Last year, I visited apprentices at Downfield farm, in Fife, to help the industry to launch the first-ever strategy for Scotland’s wild and farmed venison sector. The strategy includes action to build on the good work that is already being done in schools and communities to promote the nutritional benefits of venison as a low-fat and high-iron quality food. That work has included recent events that have been delivered in partnership with the Royal Highland Education Trust at the Gilston estate in Fife and at the Luss estate, with about 600 primary-aged children in attendance.
More broadly, we will continue working with stakeholders in the venison sector to take forward wider actions in the strategy to develop more consumer-driven communications campaigns to a wider audience.
Everyone in the chamber will be aware that we have issues with peri-urban deer, and lowland deer stalkers do a great deal of work in that regard to keep our roads and urban areas safe. However, I have often thought it a loss that in urban Scotland we do not promote venison as the healthy and nutritious food that it is. I have previously raised the issue of venison larders in urban settings. Will the minister let me know whether that is being actively discussed?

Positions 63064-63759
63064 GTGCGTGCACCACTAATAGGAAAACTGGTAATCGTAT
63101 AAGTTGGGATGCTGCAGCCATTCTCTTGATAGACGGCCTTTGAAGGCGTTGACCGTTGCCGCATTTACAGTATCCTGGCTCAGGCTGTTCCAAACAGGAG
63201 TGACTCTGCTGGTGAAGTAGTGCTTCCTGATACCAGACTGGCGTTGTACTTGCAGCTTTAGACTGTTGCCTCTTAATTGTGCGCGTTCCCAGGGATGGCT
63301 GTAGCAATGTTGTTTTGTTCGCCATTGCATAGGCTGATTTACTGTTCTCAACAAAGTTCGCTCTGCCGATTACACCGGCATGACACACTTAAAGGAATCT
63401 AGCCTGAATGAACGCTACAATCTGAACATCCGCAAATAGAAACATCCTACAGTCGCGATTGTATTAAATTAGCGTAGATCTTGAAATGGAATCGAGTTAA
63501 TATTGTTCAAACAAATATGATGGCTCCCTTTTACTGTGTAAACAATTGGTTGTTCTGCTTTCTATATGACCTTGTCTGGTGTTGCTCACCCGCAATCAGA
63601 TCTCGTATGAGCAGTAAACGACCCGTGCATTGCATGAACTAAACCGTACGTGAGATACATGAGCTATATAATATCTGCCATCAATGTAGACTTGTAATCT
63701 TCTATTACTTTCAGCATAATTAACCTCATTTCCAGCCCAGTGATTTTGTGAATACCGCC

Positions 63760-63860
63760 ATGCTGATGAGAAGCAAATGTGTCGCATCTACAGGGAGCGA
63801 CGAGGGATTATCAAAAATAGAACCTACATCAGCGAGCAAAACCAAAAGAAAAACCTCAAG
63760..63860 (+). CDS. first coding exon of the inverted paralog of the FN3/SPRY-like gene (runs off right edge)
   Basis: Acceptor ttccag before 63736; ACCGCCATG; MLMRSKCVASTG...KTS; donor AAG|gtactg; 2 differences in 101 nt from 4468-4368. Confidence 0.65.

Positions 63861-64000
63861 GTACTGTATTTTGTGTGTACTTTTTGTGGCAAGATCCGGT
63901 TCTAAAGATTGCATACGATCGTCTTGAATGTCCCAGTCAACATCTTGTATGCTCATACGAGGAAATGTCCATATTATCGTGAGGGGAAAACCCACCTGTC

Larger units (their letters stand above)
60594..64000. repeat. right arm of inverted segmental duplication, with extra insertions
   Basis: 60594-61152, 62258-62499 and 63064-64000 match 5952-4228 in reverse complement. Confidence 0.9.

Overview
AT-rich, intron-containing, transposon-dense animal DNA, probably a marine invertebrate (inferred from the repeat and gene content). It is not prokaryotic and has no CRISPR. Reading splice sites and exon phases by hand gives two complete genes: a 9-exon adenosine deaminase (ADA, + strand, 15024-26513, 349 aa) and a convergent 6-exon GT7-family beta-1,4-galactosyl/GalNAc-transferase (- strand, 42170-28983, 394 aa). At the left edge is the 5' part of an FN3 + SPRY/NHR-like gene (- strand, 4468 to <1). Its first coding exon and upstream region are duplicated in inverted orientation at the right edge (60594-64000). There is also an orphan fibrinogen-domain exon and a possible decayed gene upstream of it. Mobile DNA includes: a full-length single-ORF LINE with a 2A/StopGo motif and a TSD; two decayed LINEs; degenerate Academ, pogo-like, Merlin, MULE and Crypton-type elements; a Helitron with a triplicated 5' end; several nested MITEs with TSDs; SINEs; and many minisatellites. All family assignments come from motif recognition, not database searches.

Through its beyond the glen strategy, the venison industry intends to invest in area-based facilities to maintain wild carcase quality and open new routes to local markets. That includes working with deer groups in the lowlands to implement a scheme around co-operatively owned and operated chillers and larders to meet that market’s needs. There are existing legal routes to market through licensed venison dealers for deer that are shot locally for onward sale, and discussions are under way with Scottish craft butchers to enhance the promotion of those channels next year.